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Man on The Verge of A Nervous Breakdown - by Roger Shepherd

The Story Of Sneaky Feelings' 'Husband House', 1985


Man On The Verge Of A Nervous Breakdown is a blog written by Roger Shepherd, founder of Flying Nun Records. Recounting tales from the early days. Updated weekly.  
The Story Of Sneaky Feelings' 'Husband House', 1985

by Roger Shepherd

Founder of Flying Nun Records in 1981, Roger has been involved in the label for much of the past 40 years. In 2016 he published the book “In Love With These Times: My Life With Flying Nun Records" (Harper Collins).


Sneaky Feelings were buoyed by the artistic and sales success of the David Pine tour de force that was the Send You album of 1984. A record that saw the band recognised as formidable songwriters and players to match their Dunedin Double peers: The Chills, The Verlaines and The Stones.

Kat Tyrie had moved on after finding her hand injury too much of an impediment to playing and was replaced by affable Christchurch bass player John Kelcher who joined drummer Martin Durrant to reshape the rhythm section. Singer, songwriter and guitarist Matthew Bannister may have made way for the flood of excellent Pine songs urgently in need of expression on Send You but he had his own gems waiting for the right time to record and release.

In early 1985 the band headed north to record at Mascot Studios with Phil Yule. They had the songs chosen, well-practiced and road tested live. “Husband House” was the song destined to be the single. Songwriter Matthew Bannister had worked on the arrangements for cello and horn with Graeme Downes of The Verlaines well in advance. Recording went very well.

“Husband House” is a reflective mid-tempo ballad about an actual Dunedin house of husband seeking Christian women. The dynamic of the song is sweeping and hopeful, the guitars chime in and around the drums and a pleasingly repeated bass pattern. Much of the charm is Matthew Bannister’s vocal which is yearning, fragile and sometimes just on the edge of tonal discomfort. It works to the advantage of the song as do the arrangements of the additional instruments which help to lift the song to another level. And of course, there is kind and gentle humour.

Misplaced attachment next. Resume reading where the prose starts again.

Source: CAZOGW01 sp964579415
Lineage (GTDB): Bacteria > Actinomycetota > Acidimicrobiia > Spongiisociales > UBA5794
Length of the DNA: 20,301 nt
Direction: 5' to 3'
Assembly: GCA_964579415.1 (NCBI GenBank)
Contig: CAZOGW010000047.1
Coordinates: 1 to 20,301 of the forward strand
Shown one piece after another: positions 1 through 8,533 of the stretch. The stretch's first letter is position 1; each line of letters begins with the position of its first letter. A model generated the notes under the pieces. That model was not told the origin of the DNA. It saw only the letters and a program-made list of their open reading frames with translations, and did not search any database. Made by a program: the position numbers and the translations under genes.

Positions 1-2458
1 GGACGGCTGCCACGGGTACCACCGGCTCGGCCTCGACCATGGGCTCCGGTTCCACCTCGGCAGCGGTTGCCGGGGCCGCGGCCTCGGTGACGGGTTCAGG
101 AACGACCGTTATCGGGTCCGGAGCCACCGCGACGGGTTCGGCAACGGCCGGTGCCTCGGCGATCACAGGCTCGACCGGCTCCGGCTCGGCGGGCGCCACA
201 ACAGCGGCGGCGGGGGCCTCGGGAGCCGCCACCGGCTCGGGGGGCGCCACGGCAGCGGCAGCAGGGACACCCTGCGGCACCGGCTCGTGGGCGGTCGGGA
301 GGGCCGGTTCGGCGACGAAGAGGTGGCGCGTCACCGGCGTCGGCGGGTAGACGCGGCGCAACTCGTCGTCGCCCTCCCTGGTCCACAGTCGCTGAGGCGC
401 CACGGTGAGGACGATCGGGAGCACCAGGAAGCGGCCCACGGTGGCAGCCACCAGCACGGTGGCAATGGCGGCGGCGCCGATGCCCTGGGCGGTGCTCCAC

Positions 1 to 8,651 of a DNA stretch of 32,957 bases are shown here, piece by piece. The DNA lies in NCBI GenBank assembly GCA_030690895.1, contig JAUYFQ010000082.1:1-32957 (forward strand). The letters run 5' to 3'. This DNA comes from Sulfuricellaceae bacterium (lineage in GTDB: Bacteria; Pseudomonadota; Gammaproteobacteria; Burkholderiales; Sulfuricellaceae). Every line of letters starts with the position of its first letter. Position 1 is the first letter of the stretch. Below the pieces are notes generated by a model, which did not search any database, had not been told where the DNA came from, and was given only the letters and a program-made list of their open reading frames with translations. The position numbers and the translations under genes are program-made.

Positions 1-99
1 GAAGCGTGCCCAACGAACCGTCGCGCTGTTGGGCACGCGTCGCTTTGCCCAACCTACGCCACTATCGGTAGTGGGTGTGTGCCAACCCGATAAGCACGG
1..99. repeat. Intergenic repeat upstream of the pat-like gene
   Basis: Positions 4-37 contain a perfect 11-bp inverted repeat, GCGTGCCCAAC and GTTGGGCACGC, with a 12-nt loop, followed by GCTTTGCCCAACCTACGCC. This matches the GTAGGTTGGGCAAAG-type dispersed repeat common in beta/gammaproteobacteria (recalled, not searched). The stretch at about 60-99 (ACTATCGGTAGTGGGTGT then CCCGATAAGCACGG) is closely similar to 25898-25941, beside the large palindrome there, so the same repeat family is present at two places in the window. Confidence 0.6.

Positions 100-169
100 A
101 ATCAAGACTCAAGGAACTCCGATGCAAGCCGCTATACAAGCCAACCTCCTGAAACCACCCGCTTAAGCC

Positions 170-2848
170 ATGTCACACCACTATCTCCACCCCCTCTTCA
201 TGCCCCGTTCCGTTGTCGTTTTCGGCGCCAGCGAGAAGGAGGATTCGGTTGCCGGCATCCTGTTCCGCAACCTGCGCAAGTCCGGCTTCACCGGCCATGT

It was around this time that Jeremy Freeman came on board as band manager. Managers were a rare breed in the early 1980’s New Zealand music scene, let alone in Dunedin where the very idea was treated with suspicion. Jeremy was a good organiser and a polite hustler who made friends and influenced people by putting together a number of New Zealand tours with the Sneaky Feelings partnered with other Dunedin bands such as The Verlaines and Look Blue Go Purple.

Jeremy put the “Husband House” cover together featuring a grid montage of tinted photographs of what we would now call “student tenement flats”, the sort that are still found in the Dunedin student slum precinct. Jeremy was a keen photographer and liked things visual so he next threw himself into organising a music video for the song.

Steve Young (Mother Goose) was called in to put it together - he was the man who made The Chills' “Pink Frost” video. Dunedin bands do seem especially proud of their city and its’s natural environs and “Husband House” shows us all of the sights. It’s a well shot, well-made video and only slightly marred by the band members hammy dramatics. Remember, musicians are very rarely Shakespearian actors, although Matthew Bannister is convincing as the busker. But for me John Kelcher steals the show as the generous gum chewing hipster.

“Husband House” was a career highpoint for Sneaky Feelings. Sales were good, people liked the video, punters were coming to see their shows and it peaked at number 16 on the New Zealand national singles chart and stayed in the Top 40 for a full 7 weeks. Where to next?

 

♢—♢—♢—♢

 

Man On The Verge Of A Nervous Breakdown is a blog written by Roger Shepherd, founder of Flying Nun Records. Recounting tales from the early days. Updated weekly.  

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